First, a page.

If Chloe represented a counterbalance to the Plastic Breast Era, then surely she paved the way for the success of the all-natural bosom brigade that followed her. Fantastically cute Danni Ashe put her mind to use, as well as her considerable body, and pioneered "internet modeling". I dare say she's become a self-made millionairess by now. Linsey McKenzie, the zenith of the Page 3 phenomenon in England, brought her mountainous home-grown GG-cup appointments to the men's mag market and has arguably become THE big bust superstar of the moment. There are, and will be many, many others in the times to come. Lorna Morgan. Jessica Turner. Cassandra.
And the beat goes on and on. John Fox's monthly opuses to the mammarily blessed, SCORE and Voluptuous, continue the breast feeding frenzy in the best tradition of Fling, Gent, and others in the long lineage of the "tit mag". Thank God they do. It gives us breast men reason to go on.
I'm not sure why I wrote this column, now, but I see that I've gone horribly off track from what I intended. Like most "boob guys", I probably ought to be drawn and quartered by a band of man-eating amazons. But many of us are not merely leering, drooling, brainless idiots. We see ample breasts as a classic symbol of femininity and beauty, and it is pleasing to us, like a piece of artwork that strikes one's fancy. I suppose that this look back through the Tit Culture was really just the preface for something else...for this. The reality is that we admirers are genuinely and sincerely thankful that these women do what they do. No, they are not bimbos. They are not one-dimensional, and they do not lack intelligence or common sense, or compassion, or talent. They are not tragic figures who have been sucked into a life of degradation. We know they are intelligent, sweet, caring, kind - the kind of Girl you always dreamed you'd marry. Just sexier. They touch our lives in ways we cannot comprehend or explain. We come to see them as regular people like ourselves, with the same kinds of everyday problems.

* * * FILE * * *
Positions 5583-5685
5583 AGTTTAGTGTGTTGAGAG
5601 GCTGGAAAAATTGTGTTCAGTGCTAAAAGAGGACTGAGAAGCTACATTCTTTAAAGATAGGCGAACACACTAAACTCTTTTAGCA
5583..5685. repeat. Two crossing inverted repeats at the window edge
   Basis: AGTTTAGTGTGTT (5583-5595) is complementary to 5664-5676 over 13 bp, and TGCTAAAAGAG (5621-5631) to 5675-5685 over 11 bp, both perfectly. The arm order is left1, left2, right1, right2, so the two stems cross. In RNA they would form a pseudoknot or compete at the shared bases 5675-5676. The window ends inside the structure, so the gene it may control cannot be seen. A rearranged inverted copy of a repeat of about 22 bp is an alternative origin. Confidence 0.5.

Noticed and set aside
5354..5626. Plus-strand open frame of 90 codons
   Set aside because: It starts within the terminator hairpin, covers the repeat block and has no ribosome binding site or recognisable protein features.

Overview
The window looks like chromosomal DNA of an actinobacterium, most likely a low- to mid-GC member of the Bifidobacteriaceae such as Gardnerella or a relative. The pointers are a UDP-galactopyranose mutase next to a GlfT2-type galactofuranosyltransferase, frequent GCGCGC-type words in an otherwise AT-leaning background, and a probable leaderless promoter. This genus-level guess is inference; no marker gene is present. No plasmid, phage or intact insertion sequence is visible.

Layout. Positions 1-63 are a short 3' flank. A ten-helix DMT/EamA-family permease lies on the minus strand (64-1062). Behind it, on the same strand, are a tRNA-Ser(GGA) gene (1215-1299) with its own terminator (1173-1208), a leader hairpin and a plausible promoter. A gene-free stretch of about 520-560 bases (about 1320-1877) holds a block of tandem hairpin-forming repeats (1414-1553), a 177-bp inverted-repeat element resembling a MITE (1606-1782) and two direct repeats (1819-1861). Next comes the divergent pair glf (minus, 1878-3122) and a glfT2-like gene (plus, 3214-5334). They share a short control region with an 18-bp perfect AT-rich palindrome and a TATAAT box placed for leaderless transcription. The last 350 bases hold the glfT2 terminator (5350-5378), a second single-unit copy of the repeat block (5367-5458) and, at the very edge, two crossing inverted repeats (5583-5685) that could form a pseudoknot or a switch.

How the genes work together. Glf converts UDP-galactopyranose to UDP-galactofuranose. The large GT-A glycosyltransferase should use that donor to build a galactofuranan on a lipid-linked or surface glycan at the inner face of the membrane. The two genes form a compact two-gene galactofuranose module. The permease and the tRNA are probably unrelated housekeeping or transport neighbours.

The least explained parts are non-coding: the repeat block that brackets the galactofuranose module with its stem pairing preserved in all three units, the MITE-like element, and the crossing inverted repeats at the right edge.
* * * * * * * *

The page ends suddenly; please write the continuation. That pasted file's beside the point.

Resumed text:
Some of us - we care about these women. A lot. If I thought I remotely deserved Chloe, I'd propose to her in a heartbeat. That's how highly I think of her. I don't care what she's done or with whom - I guarantee you I've done something worse in my life. A friend of mine claims he was on the brink of moving to San Francisco to find Roberta Pedon and charm her with his music. Another friend has spent thirty-four years being in hopeless love with Candy Morrison. Still another knows more about Uschi Digart than Uschi herself does. Yet another saw Cynthia Myers' picture in Playboy when he was thirteen and fell in love with her.
Is that irrational? I don't know the answer to that. Maybe for some it is and for others it isn't. I do know that to care about someone - to actually care - requires her to possess more than a nice set of breasts. Those are nice to look at, but you don't feel compassion for her because of her looks. I know that it does hurt - very badly - to hear or read a nasty comment about someone you fancy, even if she is seemingly a million miles away in space and time and circumstance. Models are not prostitutes. They do not have poor morals or bad attitudes simply because we may not always agree with the choices they make. How many of us have been in such bad fortune that we would do things we would not ordinarily do for money? Heck, if I could earn six figures a year stripping or having sex on camera I'd do it too.
I'm losing the focus of this piece now, so I'll conclude by coming full circle to my tapestry analogy, and say that each gem in this tapestry - this continuum of curvaceous female pulchritude - is beautiful and meaningful and priceless to someone. There - that is what I really meant to say. I wanted to thank each and every one of the women who "model themselves", as Chloe once put it, and who face a skeptical and disapproving world every day of their lives. The ladies we've dreamed about are beautiful people, not just a collection of beautiful parts. We owe them a debt of gratitude for making our lives a little less painful. If you ever get the chance to thank your own dream girl, do it. If nothing else, you'll bring a smile to her face and share with her some of the joy she's brought you. You'll make her feel good about herself and proud of what she does for a living. You'll be her friend.
For now, be good, and Godspeed.